SPECIALIZED SHOER. Jeff Ridley of Leighton, Iowa, was one of the first farriers to earn the therapeutic endorsement from the American Farrier’s Association.
A couple of new horses were brought into one of my Saddlebred barns over the summer. The trainer had called me in advance to warn me that their feet were in desperate need of help. He said he didn’t know how they were still able to walk, let alone perform. When the horses were brought out, it was apparent that both horses had chronic cases of “unskilled farrier disease.”
Now, I know that one never knows what the previous farrier had to work with. I also know you should “NEVER” find fault. However, sometimes the shoeing work is just so blatantly wrong that you can’t help but wonder, “What was he thinking?”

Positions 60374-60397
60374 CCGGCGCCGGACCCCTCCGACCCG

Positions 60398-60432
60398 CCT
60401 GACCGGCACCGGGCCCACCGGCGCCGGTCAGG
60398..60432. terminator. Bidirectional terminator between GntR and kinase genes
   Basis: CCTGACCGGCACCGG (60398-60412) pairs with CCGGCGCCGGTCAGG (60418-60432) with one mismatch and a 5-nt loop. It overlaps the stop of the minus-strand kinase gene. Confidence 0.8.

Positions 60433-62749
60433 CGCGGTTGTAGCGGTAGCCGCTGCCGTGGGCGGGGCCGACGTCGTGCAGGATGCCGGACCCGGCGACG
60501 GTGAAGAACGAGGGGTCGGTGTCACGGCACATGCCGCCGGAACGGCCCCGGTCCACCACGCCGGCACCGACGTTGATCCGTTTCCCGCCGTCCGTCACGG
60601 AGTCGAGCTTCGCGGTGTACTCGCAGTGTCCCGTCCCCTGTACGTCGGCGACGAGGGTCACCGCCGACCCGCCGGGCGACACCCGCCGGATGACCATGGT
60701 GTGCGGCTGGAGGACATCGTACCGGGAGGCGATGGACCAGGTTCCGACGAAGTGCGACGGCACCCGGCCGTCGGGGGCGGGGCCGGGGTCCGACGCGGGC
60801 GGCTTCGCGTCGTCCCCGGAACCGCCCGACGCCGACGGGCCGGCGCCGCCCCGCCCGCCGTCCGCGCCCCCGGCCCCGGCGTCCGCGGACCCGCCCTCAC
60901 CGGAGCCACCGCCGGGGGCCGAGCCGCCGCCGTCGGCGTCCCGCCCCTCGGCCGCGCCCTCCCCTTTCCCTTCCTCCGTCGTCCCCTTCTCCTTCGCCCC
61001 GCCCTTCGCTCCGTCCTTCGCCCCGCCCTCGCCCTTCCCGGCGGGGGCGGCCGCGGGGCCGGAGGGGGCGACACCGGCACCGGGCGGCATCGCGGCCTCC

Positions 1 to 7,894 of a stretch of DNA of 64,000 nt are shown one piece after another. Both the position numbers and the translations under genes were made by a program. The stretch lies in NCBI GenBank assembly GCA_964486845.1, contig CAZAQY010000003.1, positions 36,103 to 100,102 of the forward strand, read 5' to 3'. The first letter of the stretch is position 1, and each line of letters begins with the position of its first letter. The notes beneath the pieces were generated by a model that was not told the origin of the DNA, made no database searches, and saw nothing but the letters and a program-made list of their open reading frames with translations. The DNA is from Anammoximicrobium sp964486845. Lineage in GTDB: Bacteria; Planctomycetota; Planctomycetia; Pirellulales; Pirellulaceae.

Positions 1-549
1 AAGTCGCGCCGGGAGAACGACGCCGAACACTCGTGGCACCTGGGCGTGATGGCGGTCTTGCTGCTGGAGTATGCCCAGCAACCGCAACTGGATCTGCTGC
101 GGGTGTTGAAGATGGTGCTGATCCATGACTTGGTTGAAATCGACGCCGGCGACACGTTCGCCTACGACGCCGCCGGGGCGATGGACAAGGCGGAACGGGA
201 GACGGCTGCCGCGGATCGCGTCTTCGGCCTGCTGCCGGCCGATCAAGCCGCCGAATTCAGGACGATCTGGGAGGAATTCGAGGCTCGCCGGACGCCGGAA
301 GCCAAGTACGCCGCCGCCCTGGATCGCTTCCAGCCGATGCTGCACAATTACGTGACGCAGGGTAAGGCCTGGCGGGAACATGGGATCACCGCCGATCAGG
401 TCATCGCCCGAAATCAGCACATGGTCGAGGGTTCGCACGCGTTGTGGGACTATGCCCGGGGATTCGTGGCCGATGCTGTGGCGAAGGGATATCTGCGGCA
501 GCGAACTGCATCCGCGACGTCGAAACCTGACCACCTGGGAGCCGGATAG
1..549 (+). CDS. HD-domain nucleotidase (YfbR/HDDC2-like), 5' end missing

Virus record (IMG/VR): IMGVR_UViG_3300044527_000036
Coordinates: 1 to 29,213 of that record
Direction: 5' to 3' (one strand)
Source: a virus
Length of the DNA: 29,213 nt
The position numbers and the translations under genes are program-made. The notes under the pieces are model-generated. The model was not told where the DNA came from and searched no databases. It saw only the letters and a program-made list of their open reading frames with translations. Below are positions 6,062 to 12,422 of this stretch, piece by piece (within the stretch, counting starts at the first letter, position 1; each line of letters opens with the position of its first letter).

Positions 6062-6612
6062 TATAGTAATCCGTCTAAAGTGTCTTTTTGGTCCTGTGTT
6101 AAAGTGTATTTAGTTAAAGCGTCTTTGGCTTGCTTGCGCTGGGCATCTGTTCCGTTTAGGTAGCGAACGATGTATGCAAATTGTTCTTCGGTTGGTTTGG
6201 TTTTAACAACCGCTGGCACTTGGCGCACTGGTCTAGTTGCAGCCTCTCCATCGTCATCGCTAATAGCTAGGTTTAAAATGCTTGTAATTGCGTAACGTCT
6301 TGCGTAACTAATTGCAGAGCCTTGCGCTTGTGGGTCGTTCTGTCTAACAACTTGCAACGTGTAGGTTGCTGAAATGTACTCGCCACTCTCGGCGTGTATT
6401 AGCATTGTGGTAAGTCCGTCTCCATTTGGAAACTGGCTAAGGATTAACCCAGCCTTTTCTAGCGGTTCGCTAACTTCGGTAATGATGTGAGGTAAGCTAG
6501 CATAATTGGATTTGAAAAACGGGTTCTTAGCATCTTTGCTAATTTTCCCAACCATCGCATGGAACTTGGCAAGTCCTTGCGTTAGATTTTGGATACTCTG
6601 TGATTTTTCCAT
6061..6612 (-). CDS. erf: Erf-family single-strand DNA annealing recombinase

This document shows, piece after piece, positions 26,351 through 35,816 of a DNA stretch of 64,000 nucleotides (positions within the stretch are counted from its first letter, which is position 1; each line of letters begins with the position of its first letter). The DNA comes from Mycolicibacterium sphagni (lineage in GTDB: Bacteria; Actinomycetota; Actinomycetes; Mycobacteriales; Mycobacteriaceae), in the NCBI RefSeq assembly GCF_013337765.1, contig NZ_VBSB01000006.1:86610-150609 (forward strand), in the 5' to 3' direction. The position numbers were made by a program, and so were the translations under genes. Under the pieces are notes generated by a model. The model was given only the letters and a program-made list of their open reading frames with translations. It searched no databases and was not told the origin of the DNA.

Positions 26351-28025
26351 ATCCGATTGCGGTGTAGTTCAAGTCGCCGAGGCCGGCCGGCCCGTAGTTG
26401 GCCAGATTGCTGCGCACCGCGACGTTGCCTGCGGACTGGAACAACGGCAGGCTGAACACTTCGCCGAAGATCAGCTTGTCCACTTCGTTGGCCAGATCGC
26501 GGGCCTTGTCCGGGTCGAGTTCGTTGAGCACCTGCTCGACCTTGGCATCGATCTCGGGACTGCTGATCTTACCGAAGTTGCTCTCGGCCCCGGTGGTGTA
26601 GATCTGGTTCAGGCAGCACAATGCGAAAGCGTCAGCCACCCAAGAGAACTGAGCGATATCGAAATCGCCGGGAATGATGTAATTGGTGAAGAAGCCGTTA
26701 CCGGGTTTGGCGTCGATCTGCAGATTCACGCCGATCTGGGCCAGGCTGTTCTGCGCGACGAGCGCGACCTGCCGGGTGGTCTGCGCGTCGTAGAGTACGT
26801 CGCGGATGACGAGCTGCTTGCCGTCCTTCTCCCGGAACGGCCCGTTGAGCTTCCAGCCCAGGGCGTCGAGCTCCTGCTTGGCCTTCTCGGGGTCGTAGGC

The owner told me she had been struggling with bad feet on these horses for a couple of years, the whole time that they had been in a specific barn. To me, this reinforced my diagnosis of unskilled farrier disease syndrome.
In the case of the horse shown in this article, the shoes did not fit the foot. The fact that it was a long-footed horse only exaggerated the adverse effects as the foot struggled to compensate. The foot was allowed to flare and pull away from the laminae. This created the ideal environment for white line problems. The nails pulled on the hoof wall, tearing it up. The…